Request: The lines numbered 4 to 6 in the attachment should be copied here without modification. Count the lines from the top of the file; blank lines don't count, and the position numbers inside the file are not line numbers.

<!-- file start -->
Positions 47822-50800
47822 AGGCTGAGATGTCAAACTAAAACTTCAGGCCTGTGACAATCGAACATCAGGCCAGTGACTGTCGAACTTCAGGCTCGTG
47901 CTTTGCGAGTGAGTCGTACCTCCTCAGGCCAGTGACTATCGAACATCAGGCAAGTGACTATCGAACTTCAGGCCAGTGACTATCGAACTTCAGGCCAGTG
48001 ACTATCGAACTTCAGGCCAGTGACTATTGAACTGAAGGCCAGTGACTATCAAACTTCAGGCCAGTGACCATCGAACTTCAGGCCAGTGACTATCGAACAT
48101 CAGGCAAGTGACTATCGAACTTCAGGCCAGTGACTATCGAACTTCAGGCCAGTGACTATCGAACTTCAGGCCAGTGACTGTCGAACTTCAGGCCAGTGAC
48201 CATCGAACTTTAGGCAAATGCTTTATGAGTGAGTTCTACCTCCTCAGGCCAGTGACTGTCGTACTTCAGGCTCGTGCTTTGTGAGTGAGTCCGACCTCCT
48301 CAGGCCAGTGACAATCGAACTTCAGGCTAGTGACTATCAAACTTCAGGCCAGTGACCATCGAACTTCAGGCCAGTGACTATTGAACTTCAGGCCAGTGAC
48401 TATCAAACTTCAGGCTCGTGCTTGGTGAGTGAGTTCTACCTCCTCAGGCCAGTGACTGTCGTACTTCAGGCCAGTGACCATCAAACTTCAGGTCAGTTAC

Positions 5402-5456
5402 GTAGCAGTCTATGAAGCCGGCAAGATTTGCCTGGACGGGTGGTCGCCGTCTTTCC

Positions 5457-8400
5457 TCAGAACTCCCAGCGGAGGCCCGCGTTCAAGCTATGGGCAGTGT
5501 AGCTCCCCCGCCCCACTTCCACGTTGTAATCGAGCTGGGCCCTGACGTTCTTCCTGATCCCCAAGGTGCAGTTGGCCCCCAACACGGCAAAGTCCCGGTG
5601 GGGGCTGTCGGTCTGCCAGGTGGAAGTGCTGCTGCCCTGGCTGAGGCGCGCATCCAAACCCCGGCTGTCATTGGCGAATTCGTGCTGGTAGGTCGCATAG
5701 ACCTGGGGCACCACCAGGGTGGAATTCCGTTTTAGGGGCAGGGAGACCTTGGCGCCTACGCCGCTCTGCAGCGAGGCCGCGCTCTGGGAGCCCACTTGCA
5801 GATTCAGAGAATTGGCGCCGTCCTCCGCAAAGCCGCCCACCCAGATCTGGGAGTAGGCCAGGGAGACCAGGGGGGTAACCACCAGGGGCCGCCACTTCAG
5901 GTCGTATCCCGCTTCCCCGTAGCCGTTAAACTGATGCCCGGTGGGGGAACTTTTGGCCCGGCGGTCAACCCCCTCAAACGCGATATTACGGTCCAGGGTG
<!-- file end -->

48001 ACTATCGAACTTCAGGCCAGTGACTATTGAACTGAAGGCCAGTGACTATCAAACTTCAGGCCAGTGACCATCGAACTTCAGGCCAGTGACTATCGAACAT
48101 CAGGCAAGTGACTATCGAACTTCAGGCCAGTGACTATCGAACTTCAGGCCAGTGACTATCGAACTTCAGGCCAGTGACTGTCGAACTTCAGGCCAGTGAC
48201 CATCGAACTTTAGGCAAATGCTTTATGAGTGAGTTCTACCTCCTCAGGCCAGTGACTGTCGTACTTCAGGCTCGTGCTTTGTGAGTGAGTCCGACCTCCT